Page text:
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TOPIC: latvia

Ideas

The "Good Russians" Debate Is Back — And My Rage Just Grows Deeper

A Ukrainian journalist considers the controversy over the shutting down of exiled, independent Russian television station TV Dozhd. Can Russians be opposed to Putin's war and yet support the troops?

-Essay-

What's been unfolding in Latvia this week is minor compared to the brutality that continues every day in Ukraine. Still, it is telling, and is forcing us to try to imagine what will happen in the future to Russia, and Russians, and the rest of us in the region.

What has been a largely respected and independent Russian television channel, TV Dozhd ("TV Rain") was forced off the air in Latvia — where it's been based since being forced into exile at the start of the war in Ukraine — after Alexei Korostelev, one the channel's main anchors, said on live TV that Dozhd viewers could help the Russian army soldiers and urged viewers to write about mobilization violations.

Korostelev was immediately fired, and the television's management reiterated its absolute opposition to the war and repeated calls for Moscow to immediately withdraw its troops.

Nevertheless, the next day Latvia — a fierce Ukraine ally — revoked the channel's license to broadcast

It is a rude return to the "good Russian" debate, which spread across independent newspapers and social media in the weeks after Moscow's invasion. What must we demand from Russians who are opposed to the war and to Vladimir Putin? Should we expect that they not only want an end to the fighting, but should also be pushing for the defeat of their own nation's military?

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Fresh Troops Arriving As Final Battle For Kherson Appears Imminent

A missile attack early Friday kills four, as civilians try to evacuate the largest Ukrainian city under Russian occupation.

The Ukrainian military's General Staff reports that up to 2,000 Russian troops have arrived in the wider occupied Kherson region to replenish losses and reinforce units on the southern front line. These troops are believed to be made up of men called up in Vladimir Putin’s “partial mobilization,” brought in for what many believe will be a major battle for the key port city and regional capital of Kherson.

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The Kremlin has accused Ukrainian forces overnight of targeting civilians evacuating from the Russian-controlled city of Kherson, after a missile attack killed at least four.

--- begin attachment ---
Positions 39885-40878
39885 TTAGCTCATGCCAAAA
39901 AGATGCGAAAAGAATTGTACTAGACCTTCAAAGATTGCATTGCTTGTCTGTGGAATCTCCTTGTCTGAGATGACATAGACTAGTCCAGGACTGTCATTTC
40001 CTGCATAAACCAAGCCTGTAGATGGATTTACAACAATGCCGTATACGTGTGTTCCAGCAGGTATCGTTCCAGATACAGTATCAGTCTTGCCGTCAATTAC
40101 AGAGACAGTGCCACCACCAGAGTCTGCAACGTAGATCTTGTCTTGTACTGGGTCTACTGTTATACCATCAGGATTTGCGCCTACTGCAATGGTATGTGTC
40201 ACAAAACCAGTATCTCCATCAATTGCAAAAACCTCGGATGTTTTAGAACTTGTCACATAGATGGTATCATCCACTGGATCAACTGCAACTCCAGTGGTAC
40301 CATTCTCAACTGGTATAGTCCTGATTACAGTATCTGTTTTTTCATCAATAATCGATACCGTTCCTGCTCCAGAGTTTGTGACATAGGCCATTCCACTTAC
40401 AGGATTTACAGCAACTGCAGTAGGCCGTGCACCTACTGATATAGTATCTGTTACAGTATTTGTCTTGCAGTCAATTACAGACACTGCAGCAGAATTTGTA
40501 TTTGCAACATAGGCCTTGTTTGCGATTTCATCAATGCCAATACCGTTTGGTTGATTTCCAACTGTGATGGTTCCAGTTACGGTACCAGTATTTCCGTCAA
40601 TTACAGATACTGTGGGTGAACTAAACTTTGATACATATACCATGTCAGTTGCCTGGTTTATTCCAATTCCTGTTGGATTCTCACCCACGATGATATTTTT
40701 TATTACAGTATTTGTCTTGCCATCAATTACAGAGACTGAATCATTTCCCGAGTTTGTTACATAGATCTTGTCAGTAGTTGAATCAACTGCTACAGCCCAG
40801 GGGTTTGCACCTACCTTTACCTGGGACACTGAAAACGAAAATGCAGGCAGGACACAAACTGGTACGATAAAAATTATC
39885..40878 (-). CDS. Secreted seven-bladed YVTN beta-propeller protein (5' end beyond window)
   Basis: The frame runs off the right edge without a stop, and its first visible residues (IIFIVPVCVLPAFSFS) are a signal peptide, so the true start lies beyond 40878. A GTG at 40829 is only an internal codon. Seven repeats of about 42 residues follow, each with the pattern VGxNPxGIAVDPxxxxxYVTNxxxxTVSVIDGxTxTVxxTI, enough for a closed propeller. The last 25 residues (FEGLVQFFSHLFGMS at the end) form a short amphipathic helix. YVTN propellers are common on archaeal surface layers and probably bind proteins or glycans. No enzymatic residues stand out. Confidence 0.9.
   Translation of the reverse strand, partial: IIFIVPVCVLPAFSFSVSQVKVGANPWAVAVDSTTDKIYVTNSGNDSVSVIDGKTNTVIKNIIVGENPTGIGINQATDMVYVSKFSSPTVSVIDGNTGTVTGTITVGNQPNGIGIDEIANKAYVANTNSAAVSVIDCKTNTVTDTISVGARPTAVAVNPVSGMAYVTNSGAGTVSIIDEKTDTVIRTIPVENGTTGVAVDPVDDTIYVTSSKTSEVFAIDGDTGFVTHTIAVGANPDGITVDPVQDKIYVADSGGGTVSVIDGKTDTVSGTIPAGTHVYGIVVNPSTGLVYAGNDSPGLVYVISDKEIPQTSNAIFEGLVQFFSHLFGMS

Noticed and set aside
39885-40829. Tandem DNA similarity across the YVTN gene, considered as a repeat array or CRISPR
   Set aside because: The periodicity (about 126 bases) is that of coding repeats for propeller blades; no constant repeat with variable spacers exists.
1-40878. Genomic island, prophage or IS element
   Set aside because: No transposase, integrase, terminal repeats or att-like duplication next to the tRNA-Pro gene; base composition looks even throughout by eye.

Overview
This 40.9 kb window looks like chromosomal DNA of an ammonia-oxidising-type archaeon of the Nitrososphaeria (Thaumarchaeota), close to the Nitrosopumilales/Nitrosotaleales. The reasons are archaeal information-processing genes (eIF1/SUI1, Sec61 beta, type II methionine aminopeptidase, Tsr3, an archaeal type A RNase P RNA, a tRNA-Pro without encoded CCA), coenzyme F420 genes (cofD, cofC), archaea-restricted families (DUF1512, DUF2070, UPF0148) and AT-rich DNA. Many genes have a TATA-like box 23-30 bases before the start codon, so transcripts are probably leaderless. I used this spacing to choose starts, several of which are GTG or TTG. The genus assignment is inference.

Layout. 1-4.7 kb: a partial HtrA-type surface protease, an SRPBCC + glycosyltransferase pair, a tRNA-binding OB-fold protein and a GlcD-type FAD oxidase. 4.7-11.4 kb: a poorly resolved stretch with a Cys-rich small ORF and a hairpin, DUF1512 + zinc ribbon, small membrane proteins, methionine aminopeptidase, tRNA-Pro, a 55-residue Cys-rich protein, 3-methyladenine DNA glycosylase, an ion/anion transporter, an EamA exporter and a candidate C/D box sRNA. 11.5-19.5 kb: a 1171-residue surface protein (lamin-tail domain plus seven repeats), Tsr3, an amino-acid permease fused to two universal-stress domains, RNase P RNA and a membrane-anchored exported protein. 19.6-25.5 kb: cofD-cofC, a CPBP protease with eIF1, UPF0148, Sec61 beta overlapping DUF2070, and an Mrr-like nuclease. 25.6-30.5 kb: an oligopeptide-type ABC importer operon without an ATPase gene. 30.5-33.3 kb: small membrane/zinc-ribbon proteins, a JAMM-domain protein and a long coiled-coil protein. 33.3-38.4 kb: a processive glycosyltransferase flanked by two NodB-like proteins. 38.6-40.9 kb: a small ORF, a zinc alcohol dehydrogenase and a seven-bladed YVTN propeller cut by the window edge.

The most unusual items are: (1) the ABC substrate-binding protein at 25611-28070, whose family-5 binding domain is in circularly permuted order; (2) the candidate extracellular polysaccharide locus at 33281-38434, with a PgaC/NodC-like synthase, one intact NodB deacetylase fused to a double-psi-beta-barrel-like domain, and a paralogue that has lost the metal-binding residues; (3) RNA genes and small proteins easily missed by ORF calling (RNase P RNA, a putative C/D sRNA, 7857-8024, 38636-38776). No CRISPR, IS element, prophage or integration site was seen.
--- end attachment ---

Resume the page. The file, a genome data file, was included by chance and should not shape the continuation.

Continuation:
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What Happens When Soviet Monuments Are Torn Down

The toppling of statues and other political symbols creates new spaces that are themselves a reckoning for society.

In the Latvian capital of Riga, an 80-meter concrete obelisk came crashing down in late August to the loud cheers of a nearby crowd. It was created to commemorate the Soviet Army’s capture of Latvia in 1944.

Days earlier in Estonia, another Soviet monument, this time of a tank adorned with the communist red star, was removed and taken to reside in a museum.

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Such scenes are happening all over central and eastern Europe – in Poland, Lithuania and the Czech Republic. The removal or destruction of Soviet-era monuments is a powerful reminder of the complex relationship that exists between history, memory and politics.

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Pro-Russians Claim 99% Victory In Referendums - What Happens Now?

The so-called referendums that have been going on for the past five days in Russian-occupied areas of Ukraine have come to an end. With all votes reportedly counted, the results show exactly the kind of majority in favor of joining Russia that has prompted many to consider the referendums a “sham” that violated international law.

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The head of the self-declared Donetsk People’s Republic, Denis Pushilin, said on his Telegram channel that 99.23% of votes cast were for "joining the Donetsk People's Republic to the Russian Federation.” Elena Kravchenko, the head of the election commission of the self-declared Luhansk People's Republic (LPR), said 98.42% favored annexation by Moscow. In Kherson, 87.05% were in favor of the motion; and in Zaporizhzhya, the head of the election commission said the final tally was 93.11% voting to join Russia.